Illinois Primary Results: Why Mitt Romney's GOP Math Does Not Favor Him Like We Think

Illinois Primary Results: Why Mitt Romney's GOP Math Does Not Favor Him Like We Think

The Republican Presidential Primary may give all 50 states and US territories a say as to who will be the Republican nominee in the 2012 general election. Here is where the four candidates stand after Illinois:

Ron Paul only wants the right be heard.


Ron Paul merely represents the democratic process in action. He has the right to continue and his supporters believe his Libertarian voice is critical to the national political dialogue.


Gingrich is focused on Gingrich.


Newt Gingrich will take his fight to the convention because he wants a prime time GOP Convention speech and a shot at Vice President. Gingrich won't get VP because the GOP establishment sees him as a cancer and a sure way to lose to President Obama.

Gingrich's campaign surprisingly became formidable until the GOP establishment itself pretty much derailed Gingrich's campaign momentum. Rick Santorum's rise as a contender and viable Conservative alternative was also a significant factor.

It's less than 50/50 Gingrich gets a prime time speech. On one hand his rhetoric fires up the conservative base (hence his next probable job at Fox News) railing against the "liberal media", but he has the propensity to go off script, which makes the GOP nervous.


Rick Santorum is fighting and pushing forward.


The Illinois contest was not game "game over" for Rick Santorum, but it allowed Mitt Romney to inch closer to the halfway portion in delegates needed to win the GOP nomination. The halfway mark carries a psychological advantage that backs Rick Santorum against the wall.

The psychological advantage also brought a political one - Jeb Bush endorsed Mitt Romney today and called for Gingrich and Santorum to drop out of the race. Jeb Bush might be angling for a Vice Presidential nod here, so the endorsement has to be taken with a grain of salt.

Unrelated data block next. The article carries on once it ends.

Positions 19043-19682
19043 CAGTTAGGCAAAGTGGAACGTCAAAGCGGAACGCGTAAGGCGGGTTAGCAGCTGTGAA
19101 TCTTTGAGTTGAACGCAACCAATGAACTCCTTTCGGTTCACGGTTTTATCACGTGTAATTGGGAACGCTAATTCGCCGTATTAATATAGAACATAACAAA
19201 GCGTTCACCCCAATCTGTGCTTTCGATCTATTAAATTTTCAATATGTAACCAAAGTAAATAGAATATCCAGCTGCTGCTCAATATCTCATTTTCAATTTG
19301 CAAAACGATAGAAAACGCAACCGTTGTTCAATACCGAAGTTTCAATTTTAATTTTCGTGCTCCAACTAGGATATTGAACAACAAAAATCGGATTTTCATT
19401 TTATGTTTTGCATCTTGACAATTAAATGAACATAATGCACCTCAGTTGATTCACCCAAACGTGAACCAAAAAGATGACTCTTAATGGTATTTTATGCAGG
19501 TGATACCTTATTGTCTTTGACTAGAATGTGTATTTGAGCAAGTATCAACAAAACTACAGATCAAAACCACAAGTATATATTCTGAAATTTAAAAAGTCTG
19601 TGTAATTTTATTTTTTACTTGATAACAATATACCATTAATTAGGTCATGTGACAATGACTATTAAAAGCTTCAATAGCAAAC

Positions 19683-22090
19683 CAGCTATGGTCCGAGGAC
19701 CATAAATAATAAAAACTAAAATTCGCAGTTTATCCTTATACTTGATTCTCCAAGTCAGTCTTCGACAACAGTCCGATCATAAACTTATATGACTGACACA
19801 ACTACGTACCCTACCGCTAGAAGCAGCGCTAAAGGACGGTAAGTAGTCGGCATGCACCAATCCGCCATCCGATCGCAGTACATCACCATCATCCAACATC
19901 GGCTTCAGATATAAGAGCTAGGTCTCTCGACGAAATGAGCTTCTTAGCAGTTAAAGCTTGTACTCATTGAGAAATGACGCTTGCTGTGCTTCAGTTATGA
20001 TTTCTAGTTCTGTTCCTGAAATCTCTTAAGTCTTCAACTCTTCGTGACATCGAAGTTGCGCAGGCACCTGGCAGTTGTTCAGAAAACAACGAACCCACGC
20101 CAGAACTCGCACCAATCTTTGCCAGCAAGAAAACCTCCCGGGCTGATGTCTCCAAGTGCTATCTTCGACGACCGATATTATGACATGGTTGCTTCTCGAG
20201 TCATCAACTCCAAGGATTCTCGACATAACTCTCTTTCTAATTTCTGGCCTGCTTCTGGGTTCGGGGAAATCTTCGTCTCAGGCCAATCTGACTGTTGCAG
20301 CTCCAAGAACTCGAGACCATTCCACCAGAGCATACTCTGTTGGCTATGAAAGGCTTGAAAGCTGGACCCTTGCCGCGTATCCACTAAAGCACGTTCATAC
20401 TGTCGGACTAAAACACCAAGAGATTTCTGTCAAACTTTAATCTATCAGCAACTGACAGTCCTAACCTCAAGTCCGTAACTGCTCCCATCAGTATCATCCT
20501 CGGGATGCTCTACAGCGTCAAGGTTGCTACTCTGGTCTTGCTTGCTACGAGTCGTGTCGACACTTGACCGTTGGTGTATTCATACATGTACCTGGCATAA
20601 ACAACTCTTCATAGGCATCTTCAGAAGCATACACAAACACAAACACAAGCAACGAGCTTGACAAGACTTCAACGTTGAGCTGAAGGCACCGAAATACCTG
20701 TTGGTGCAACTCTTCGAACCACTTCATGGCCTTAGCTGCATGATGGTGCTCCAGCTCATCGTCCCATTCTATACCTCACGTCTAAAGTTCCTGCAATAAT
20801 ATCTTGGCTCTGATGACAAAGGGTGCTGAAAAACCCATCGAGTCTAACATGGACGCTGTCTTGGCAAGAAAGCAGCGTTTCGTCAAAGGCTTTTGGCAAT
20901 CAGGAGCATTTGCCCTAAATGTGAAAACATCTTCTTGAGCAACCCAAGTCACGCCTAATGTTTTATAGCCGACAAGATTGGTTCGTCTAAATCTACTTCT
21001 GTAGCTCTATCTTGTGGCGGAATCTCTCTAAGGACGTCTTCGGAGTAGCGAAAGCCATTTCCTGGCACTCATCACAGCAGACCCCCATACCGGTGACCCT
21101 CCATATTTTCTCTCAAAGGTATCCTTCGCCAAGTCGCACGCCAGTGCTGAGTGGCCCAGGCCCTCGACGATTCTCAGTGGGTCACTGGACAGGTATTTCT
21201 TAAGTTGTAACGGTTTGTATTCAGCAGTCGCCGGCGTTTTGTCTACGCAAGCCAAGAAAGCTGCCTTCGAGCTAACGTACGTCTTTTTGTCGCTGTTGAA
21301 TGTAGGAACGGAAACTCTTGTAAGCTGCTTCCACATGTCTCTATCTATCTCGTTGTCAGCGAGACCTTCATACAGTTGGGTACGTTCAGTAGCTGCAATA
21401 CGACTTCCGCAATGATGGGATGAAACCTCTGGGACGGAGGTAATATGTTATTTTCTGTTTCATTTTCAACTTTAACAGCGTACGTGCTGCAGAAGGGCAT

Santorum's job would be far easier if Newt Gingrich dropped out of the race and gave him his delegates. Santorum might have a chance at a plurality if Gingrich departed. With every passing election, Santorum loses the opportunity to make the case the Conservative GOP base represents the party more than someone like Romney.

Nonetheless, Rick Santorum still has Texas and Pennsylvania as big prizes to make his case to the GOP.

Pundits are underestimating how big Texas may be in this election. The fight over redistricting moved the contest from Super Tuesday to May 29, giving Santorum the opportunity to raise more money and strengthen his standing within the delegate rich state.

A current Will Perkins Allen Opinion Research Poll shows a Santorum with an 35%-27% lead over Romney.

Before Texas there are equal parts Northern and Southern states which allow each candidate to pick up delegates and brunt the other's momentum, including Pennylvania in Santorum's backyard on April 24.

According the latest Real Clear Politics poll, Santorum has a sizeable 3.8.5-23% advantage over Romney.


Mitt Romney knows he's #1.


Mitt Romney is clearly the front runner with a significant spending advantage. Romney spent $4 million on ads in Illinois, a 7 to 1 advantage over all of the other GOP candidates combined. Romney's campaign is a well oiled machine that adjusts on the fly if it needs to.